This article feels more anecdotal than scientific... but it resonates nonetheless. With my closest friends miles and and oceans away, it hits a little close to home.
I've been noodling these ideas for a while now, as a dude rapidly approaching 50.
Up until my mid-30's, or so, I had to constantly be surrounded by noise and action. I was so afraid of being alone with myself that I constantly sought out Things To Do, and packed my schedule with All The Things.
In my early 40's I experienced a realization that I had been a bad relationship partner due to this failure to look inside. So I spent basically a year alone, with myself, learning about me. Probing my thoughts. My life patterns.
And I found it.
One week I went from being panicked about having "nothing to do", to simply being at peace with myself, and enjoying time alone. No music. No TV. No distractions. Just me, being with me.
And I gotta tell ya... a calm came over me that was deeply profound. And it is something I can still tap in to at a moment's notice. I can simply shut down all the noise and chatter, and just BE. Absorb the world. Breathe. Be comfortable.
The results have been interesting... I have friends, many of them, but I don't spend much time with them. But when we do spend time together, it is rejuvenating. We may do nothing other than sit and chat and watch the sun set... but both of us will find a deep inner calm we needed, and got in each others' presence.
I also find that people now assume I own every venue I am standing in. If I go to a bar, or a party, or a fundraiser, or a restaurant, or any sort of gathering, people will mistake me for the organizer/owner. "Hi, I'm Marcy. Is this your place?" or some other similar comment will be made to me by multiple people throughout the event.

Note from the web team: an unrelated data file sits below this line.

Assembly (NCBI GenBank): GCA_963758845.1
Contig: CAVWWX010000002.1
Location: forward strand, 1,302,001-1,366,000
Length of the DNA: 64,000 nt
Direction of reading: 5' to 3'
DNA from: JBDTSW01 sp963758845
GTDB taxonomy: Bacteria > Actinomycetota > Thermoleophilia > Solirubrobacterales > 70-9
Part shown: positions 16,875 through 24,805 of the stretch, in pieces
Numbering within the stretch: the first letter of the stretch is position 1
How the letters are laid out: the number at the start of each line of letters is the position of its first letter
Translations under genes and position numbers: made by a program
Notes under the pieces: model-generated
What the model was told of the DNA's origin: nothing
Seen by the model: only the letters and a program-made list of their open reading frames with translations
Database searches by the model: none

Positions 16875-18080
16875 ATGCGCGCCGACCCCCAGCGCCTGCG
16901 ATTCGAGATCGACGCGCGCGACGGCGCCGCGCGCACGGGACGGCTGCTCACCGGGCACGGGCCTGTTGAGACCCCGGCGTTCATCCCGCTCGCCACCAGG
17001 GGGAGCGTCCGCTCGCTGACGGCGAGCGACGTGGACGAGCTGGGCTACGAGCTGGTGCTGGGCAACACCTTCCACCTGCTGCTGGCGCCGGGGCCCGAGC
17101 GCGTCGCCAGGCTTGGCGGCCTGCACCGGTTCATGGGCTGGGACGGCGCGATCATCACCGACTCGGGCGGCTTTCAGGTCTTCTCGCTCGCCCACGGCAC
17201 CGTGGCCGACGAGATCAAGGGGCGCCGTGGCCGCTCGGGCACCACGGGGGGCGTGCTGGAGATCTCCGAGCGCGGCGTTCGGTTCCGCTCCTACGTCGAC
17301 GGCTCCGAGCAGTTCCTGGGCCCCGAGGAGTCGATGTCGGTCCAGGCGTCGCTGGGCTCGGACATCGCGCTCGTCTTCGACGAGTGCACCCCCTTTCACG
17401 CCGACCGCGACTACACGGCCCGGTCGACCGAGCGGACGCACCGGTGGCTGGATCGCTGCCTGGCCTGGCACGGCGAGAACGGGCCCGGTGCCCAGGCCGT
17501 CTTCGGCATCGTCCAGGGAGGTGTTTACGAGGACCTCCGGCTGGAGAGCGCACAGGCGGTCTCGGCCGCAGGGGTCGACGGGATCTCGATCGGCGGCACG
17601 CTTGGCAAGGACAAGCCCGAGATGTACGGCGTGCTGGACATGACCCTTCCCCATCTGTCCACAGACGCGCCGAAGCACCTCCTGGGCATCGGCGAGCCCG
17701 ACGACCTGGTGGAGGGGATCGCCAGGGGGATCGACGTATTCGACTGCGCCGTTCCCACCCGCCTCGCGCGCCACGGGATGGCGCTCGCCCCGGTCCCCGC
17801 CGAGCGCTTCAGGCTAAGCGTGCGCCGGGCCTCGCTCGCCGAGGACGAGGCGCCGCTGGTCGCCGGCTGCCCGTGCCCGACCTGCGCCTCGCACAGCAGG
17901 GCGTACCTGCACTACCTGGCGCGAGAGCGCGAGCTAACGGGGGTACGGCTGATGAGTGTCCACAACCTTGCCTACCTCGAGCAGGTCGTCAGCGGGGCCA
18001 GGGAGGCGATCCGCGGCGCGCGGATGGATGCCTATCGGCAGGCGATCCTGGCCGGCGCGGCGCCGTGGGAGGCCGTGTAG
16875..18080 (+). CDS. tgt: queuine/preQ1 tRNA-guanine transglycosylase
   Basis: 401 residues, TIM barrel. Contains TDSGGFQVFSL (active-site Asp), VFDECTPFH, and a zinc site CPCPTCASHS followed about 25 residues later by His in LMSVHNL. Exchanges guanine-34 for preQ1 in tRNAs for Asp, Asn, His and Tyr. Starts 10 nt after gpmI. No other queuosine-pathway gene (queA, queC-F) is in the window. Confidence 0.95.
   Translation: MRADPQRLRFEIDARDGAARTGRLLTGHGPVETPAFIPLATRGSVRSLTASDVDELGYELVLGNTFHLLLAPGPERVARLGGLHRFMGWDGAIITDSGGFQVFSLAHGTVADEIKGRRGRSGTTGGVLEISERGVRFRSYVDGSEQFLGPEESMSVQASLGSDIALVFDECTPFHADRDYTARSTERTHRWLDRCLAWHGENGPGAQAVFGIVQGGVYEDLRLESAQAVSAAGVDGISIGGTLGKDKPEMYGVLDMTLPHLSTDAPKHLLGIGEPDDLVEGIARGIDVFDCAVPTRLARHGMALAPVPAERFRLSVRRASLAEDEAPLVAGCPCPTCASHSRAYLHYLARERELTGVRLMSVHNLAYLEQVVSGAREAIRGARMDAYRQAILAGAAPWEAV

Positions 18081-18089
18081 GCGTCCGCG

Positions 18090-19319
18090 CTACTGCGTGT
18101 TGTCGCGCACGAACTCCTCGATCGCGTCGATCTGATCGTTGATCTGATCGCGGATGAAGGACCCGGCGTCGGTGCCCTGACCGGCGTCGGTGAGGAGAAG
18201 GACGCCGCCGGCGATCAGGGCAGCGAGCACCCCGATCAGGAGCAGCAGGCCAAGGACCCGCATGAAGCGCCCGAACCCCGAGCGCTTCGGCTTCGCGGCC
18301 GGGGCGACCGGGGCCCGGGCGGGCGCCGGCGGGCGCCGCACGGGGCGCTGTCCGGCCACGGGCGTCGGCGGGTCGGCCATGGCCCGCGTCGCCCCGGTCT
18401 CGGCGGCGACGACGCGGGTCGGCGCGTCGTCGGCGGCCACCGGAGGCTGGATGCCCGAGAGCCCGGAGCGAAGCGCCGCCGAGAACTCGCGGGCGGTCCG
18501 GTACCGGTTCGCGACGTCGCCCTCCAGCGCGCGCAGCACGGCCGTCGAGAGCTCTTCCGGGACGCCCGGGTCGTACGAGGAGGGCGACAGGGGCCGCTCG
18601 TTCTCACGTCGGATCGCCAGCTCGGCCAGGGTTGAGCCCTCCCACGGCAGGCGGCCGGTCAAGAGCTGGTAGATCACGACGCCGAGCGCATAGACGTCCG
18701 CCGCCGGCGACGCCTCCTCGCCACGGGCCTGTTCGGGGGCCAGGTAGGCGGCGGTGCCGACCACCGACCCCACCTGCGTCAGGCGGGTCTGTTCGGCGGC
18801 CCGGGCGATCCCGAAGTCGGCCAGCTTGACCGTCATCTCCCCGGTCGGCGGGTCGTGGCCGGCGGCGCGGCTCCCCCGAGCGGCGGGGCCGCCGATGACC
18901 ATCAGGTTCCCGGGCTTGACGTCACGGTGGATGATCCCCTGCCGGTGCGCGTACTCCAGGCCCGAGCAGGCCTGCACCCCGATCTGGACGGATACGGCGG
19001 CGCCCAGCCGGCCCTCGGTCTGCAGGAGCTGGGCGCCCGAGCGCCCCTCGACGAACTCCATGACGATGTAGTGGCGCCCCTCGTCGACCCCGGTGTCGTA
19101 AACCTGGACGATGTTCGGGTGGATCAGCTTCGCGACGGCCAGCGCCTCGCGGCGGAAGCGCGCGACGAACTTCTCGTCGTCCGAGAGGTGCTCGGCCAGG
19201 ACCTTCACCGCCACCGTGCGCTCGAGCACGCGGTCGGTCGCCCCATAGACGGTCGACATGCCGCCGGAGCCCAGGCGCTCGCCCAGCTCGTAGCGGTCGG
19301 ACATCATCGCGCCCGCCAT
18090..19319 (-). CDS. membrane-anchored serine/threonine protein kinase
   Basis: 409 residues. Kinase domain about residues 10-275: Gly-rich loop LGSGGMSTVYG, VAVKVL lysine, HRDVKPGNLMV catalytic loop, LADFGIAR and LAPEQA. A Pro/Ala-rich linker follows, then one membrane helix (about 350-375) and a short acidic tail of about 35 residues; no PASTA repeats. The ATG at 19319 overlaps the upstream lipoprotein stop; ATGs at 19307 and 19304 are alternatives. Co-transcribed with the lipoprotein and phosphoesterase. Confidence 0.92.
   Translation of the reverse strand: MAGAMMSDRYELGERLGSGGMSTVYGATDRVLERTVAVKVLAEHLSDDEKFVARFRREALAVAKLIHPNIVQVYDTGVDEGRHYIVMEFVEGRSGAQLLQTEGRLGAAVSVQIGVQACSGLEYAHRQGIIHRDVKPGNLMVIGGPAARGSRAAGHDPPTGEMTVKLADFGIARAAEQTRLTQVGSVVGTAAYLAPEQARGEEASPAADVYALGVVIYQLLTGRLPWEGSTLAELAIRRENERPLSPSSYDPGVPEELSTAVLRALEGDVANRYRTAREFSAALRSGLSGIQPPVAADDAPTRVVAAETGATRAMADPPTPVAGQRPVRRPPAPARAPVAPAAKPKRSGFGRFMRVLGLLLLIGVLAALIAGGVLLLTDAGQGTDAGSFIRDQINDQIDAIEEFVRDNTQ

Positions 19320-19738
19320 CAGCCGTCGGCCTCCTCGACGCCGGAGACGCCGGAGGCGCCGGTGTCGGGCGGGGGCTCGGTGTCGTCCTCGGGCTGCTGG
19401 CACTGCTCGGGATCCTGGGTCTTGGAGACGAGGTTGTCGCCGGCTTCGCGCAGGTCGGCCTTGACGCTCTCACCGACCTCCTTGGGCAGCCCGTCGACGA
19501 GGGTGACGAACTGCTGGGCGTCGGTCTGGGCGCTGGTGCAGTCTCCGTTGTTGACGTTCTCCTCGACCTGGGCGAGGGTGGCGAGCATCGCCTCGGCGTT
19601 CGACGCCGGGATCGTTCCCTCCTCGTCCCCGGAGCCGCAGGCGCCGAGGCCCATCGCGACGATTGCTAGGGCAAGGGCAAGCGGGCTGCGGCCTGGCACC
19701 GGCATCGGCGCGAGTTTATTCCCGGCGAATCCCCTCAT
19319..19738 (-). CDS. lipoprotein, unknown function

There is something about someone who is fully present, and not "performing", that makes people think you own the place.
It is truly weird.
As my wife and I have "nested" in our house, and messed about a bit with the garden, and gotten into a good CSA that delivers us fresh food to cook every week, I find myself happier and happier to simply sit in a chair in my back yard, and look up at my Douglas Fir tree, and simply BE.
(Note: I do also go to live shows, like on Saturday, and drink far too much with old friends from elementary school who I haven't seen in years, and I have a fantastic time there, too. So I don't think this is a repudiation of other people's lifestyles, or anything, it is simply me finding my "comfortable place" in any situation, because I am comfortable in my own skin. I think. I dunno...?)
Friends are great. Being your own friend is an inexpressible joy.